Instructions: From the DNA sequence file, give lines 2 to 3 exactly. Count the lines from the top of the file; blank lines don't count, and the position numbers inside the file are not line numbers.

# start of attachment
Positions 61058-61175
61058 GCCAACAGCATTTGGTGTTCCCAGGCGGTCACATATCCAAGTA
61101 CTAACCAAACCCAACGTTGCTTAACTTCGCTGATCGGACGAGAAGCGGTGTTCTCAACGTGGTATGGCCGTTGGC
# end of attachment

61058 GCCAACAGCATTTGGTGTTCCCAGGCGGTCACATATCCAAGTA
61101 CTAACCAAACCCAACGTTGCTTAACTTCGCTGATCGGACGAGAAGCGGTGTTCTCAACGTGGTATGGCCGTTGGC